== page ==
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Common Core? - Page 23

post #441 of 481
Quote:
Originally Posted by Linda on the move View Post
 

 

Starfall is used at the school where I work as an add-on. For example, all the computers in the computer lab have a subscription and K and first graders can use it during their one hour a week in the lab. Some teachers use it in the classroom for specific purposes, such as during calendar time. No one even considers it a curriculum -- its an educational game. Even though it claims to be CC aligned, I think that it is bit silly.

That was my take on Starfall, for sure. We even had access to the subscription program (through a friend) and I found it to be little more than a game and I'm not so sure how I feel about games on the computer at that young age. 

 

I was out tonight with a teacher/admin friend who I respect and who works closely with kids with special needs and kids living with poverty. I asked her what she thought about CC, she said, "I like it. I think it's smart."  

post #442 of 481

Speaking of educational games and at-home resources for LAS families, I checked the two sites I like to see how they have changed to align themselves with CC. 

 

The site IXL is a site my DC has used with some success.  They used to have a page almost exactly like this that reflected the state standards. And, of course, I love Kahn Academy. Here is a link to his CC map.

 

I will say that it was never quite clear to me what was my DC's school curriculum (International Baccalaureate) and what was CC because DC is new to the school. But, my DC's math education looks a lot like the Kahn Adademy map

 

As a parent, the type of things my DC is learning and the way she is being taught seem superior for ALL KIDS than the way I was taught math. What it seems to me is this solid foundation in subject areas. Taking the time to go deep into something, IMO, provides time for kids with different learning styles to click with the content. My DC has been doing ratios with this subtle intro to pre-algebra for the whole year so far. This is a long term experiment, I suppose but in about November it occurred to me that she may never forget this information.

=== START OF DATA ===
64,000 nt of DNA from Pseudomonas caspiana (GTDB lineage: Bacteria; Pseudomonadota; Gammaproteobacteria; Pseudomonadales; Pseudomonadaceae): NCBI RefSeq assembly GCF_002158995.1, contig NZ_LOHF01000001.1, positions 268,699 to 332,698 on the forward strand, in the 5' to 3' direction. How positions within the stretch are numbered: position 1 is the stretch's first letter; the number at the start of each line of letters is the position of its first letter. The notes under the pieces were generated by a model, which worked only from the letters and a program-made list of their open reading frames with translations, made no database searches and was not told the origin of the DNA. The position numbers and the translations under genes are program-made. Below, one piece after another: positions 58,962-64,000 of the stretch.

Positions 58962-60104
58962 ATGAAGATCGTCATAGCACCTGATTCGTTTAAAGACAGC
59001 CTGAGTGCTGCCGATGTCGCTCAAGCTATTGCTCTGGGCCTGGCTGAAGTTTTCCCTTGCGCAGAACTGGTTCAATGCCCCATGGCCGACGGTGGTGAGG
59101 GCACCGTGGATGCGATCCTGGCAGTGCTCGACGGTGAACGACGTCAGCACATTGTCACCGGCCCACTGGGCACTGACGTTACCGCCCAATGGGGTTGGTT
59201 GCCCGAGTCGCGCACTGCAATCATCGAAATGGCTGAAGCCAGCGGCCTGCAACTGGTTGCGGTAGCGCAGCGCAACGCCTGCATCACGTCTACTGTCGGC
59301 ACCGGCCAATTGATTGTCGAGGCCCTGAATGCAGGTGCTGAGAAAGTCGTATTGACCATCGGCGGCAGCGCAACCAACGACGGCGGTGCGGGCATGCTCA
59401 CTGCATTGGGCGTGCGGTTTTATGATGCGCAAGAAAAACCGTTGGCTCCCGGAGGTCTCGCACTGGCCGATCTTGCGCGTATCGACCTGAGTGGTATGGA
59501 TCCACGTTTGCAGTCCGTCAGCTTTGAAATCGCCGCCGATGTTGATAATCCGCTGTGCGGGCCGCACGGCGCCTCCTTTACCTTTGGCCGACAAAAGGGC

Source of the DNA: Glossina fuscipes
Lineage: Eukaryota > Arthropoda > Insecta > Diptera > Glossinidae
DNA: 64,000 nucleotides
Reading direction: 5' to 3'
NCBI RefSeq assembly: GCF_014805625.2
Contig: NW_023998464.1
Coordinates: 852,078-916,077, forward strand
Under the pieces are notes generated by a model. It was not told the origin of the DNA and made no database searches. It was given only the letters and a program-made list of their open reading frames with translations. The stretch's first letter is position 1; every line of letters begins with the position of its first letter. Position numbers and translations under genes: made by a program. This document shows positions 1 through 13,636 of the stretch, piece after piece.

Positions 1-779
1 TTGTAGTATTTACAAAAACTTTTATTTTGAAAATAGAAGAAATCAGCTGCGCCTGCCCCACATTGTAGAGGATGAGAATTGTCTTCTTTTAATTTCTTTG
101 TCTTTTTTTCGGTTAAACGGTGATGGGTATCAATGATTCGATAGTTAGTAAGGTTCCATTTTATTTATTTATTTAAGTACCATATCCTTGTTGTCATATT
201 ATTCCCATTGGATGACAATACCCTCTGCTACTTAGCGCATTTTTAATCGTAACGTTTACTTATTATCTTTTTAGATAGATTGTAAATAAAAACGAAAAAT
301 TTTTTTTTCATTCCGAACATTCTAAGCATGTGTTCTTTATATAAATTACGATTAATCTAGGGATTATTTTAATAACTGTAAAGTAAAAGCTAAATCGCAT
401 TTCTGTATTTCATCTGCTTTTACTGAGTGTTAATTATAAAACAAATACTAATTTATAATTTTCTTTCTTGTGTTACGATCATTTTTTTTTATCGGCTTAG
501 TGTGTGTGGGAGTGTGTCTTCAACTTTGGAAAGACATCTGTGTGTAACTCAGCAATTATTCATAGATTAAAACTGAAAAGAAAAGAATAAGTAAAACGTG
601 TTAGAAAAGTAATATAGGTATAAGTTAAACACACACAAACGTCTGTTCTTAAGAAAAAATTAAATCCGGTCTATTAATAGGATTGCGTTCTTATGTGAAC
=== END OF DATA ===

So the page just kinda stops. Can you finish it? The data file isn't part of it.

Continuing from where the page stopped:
Also, if the curriculum is built well, it seems like this "fewer/deeper" set of standards can allow for a variation on mastery learning, which was advocated on one of the anti-CC sites listed (or probably from one of the educators quoted on the sites). 

 

The way the curriculum works, it leaves time for weekly practice in basic skills (which I think may have been one of Milgram's (and well sourced) criticisms).  Of course that gets back to how schools and teachers approach standards. Do they hyper-focus on the standards alone or do they use them as a guide for providing a well-rounded education?  It's hard to tell if CC makes this preexisting problem worse or better. 

 

Of course, I may be attributing some of the positives I've seen in my DC's education to CC when they are better attributed to the quality of teaching, strong administration, strong curriculum, engaged students...and all that good stuff. This is the other side of the coin to what I had been saying about thinking a lot of the criticism of CC seemed to be about other issues that don't relate all that well to CC. What good that may come from CC will ultimately come from the teachers and students applying the standards well. 

post #443 of 481
Quote: